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Learn all about bees and their natural habitat
Luxembourg City has created a walking trail with 14 information points all about the world of bees and other insects, which are essential to a healthy and balanced environment.
The trail is about 2.5 km long and can be explored free of charge. Fun for all the family, the trail helps you explore the wealth of biodiversity that can be found in the urban environment.
Leaflets with a route map of the various stations along the trail are available from the Luxembourg City Tourist Office, the Bierger-Center and Luxembourg City Hall, as well as along the trail.
Bee walking trail: 14 stations
1. THE BEE AND THE WASP
Learn about the main differences between bees and wasps.
Biodiversity (bio = life, diversity = natural diversity of living organisms: plants, animals, etc.) helps protect the soil, capture pollutants from the air and improve the city's climate, thus generally enhancing quality of life. A great many food production processes rely on biodiversity. Plant and animal diversity is the key to a healthy environment.
3. PLANT BOXES AND FLOWER BEDS
Even though most cities are generally covered in sealed surfaces, there are many ways the urban environment can promote biodiversity by supporting a rich variety of plants.
4. LUXEMBOURG CITY'S BEES
In the past, beekeeping was more of a rural endeavour. Over time, however, the residents of urban areas have come to realise the important role bees play in every environment, even the city. They pollinate flowers and other plants, which leads to better crop yields for urban food growers and a wider variety of flowers.
5. BIODIVERSITY IN THE CITY'S OLD FORTIFICATIONS
Dry stone walls are a vital habitat for all kinds of animal species. Wild bees aren't the only ones to find refuge here: countless types of insect, bats and lizards also call these walls home.
6. HOUSE FOR WILD BEES
Although the wild bee (also called solitary bee) is not as well known as the honeybee (or foraging bee), it is no less important to maintaining a healthy balance in the environment. Wild bees provide complementary pollination – a valuable contribution to biodiversity.
7. A DAY IN THE LIFE OF BEES
The mirror gives you an inside view of the beehive: observe the comings and goings of these fascinating creatures at the entrance to their home.
8. INSECTICIDES – A MAJOR THREAT
Bees are finding it increasingly difficult to find their way back to their beehive.
9. Green roofs
Green roofs provide many advantages. Roof-top vegetation can improve the urban climate by insulating buildings and absorbing heat, retaining rainwater in its substrate and regulating moisture through evapotranspiration (water being transferred to the atmosphere through evaporation at ground level and the transpiration of plants).
10. THE COLONY
Because forager bees are all sterile females, the queen (the only fertile female in the hive) is key to the survival of the colony.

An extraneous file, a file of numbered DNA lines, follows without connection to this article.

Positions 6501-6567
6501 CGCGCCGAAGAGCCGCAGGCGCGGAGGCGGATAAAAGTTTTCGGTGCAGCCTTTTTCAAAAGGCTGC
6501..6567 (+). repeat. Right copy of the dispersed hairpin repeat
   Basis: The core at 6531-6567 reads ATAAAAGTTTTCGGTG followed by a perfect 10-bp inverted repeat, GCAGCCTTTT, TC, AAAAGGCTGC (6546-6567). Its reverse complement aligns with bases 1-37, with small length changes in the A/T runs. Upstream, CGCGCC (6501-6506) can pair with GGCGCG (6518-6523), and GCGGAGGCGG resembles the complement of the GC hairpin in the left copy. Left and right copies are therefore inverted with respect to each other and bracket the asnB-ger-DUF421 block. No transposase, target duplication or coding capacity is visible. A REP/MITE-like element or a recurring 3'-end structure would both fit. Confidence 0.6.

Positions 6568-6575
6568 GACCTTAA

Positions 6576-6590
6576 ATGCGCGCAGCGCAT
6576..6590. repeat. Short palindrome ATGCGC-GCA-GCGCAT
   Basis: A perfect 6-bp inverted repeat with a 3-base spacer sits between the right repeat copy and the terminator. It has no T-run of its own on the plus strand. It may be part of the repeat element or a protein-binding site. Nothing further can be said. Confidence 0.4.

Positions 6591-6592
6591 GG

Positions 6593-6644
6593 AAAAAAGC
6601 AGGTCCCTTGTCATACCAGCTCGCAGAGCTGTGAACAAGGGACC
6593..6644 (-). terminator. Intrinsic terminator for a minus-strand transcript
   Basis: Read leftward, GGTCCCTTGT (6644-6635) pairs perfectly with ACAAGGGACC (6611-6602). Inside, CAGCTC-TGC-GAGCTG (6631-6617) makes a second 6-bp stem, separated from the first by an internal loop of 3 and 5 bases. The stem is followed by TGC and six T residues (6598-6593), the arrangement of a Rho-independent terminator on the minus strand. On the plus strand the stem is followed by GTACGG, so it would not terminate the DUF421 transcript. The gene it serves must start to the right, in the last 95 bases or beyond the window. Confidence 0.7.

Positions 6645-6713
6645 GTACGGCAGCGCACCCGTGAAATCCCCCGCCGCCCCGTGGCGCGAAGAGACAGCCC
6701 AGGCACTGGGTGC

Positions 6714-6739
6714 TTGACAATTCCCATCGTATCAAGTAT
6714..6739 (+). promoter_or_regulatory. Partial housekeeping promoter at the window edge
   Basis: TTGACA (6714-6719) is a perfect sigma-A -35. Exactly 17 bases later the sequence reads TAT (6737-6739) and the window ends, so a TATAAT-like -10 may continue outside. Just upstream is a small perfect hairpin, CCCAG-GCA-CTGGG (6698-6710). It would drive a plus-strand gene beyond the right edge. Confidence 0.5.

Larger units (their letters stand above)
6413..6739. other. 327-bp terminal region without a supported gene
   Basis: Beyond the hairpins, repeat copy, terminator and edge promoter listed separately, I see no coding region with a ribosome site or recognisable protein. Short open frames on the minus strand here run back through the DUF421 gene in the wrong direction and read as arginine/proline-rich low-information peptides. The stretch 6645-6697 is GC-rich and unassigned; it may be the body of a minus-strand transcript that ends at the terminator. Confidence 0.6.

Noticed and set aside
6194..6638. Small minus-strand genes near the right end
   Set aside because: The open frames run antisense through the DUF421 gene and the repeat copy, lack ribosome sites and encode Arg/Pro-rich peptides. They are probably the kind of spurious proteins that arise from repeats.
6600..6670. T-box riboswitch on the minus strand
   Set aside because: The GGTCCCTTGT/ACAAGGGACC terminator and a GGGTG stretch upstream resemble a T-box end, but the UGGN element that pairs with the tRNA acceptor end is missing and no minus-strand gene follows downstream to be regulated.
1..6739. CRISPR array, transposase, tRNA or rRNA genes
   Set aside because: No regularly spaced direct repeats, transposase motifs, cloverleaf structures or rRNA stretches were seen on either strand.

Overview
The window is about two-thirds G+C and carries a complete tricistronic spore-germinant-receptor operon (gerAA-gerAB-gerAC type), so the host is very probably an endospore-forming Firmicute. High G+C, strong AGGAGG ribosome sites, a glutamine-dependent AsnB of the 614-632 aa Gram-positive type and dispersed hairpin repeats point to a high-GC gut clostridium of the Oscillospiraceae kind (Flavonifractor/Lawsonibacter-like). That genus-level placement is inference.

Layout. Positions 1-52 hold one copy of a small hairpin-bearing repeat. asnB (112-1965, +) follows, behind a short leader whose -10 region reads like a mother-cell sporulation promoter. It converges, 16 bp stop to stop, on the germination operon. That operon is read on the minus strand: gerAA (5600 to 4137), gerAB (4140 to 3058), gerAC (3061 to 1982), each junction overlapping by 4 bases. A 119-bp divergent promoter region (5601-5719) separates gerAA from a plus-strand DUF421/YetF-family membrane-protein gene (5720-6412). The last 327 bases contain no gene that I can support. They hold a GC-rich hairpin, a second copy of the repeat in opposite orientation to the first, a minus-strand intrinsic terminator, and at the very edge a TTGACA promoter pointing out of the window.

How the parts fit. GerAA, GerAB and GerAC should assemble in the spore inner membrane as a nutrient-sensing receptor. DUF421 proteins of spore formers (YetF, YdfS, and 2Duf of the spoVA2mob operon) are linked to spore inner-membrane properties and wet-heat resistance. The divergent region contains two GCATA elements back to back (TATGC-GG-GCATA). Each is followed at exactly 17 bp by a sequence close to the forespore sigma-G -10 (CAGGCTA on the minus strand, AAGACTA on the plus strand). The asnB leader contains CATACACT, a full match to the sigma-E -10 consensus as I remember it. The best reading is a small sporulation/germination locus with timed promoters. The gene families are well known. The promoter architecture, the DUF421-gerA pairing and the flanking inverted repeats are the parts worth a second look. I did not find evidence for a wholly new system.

An eco-friendly city wouldn't be complete without bees! The terraces and gardens along the Alzette provide an ideal habitat for these creatures. Here, the conservation and creation of habitats such as orchards, dry stone walls, rocks and traditional vegetable gardens help to conserve biodiversity.
12. HOLLOW TREES AND LOG HIVES
In our part of the world, honey bee colonies have a natural tendency to make their home in hollow trees, where they are sheltered from the rain, cold, snow and wind.
While tree trunks serve as natural shelters for bees, log hives were also the first artificial shelters created by humankind, marking the first step in the long tradition of domesticating the bee.
13. BEES AND BEE PRODUCTS
- Brandy, sweets, shampoo, soap, ointment
- Royal jelly
- fed to worker bee larvae until their fifth day of life, and to queen bee larvae throughout the larval period
- used in revitalising products
14. NATIONAL MUSEUM OF NATURAL HISTORY: OBSERVE THE BEES
Watch the bees in their natural environment inside our observation hive.
Together with its partners, the City of Luxembourg offers guided tours of the bee trail from March to September, where you can learn all about these fascinating creatures and their role in the environment.
- Participation is free, but registration is required: firstname.lastname@example.org
- Time: 17:00–19:30 / Tour duration: about 2.5 hours
- Dates and languages:
- 18 May 2021 (Luxembourgish and German)
- 1 June 2021 (French)
- 15 June 2021 (English)
- 29 June 2021 (French)
- 10 August 2021 (English)
- 24 August 2021 (Luxembourgish and German)
- 7 September 2021 (French)
- Starting point: Place de Clairefontaine (near the statue of Grand Duchess Charlotte)
- Tour ends at: National Museum of Natural History (free entry on Tuesday evenings from 18:00 to 20:00)
- limited number of participants (max. 8 people)
The "Beien an der Stad" trail has been made possible thanks to the support of:
- National Museum of Natural History (MNHN)
- City of Luxembourg municipal departments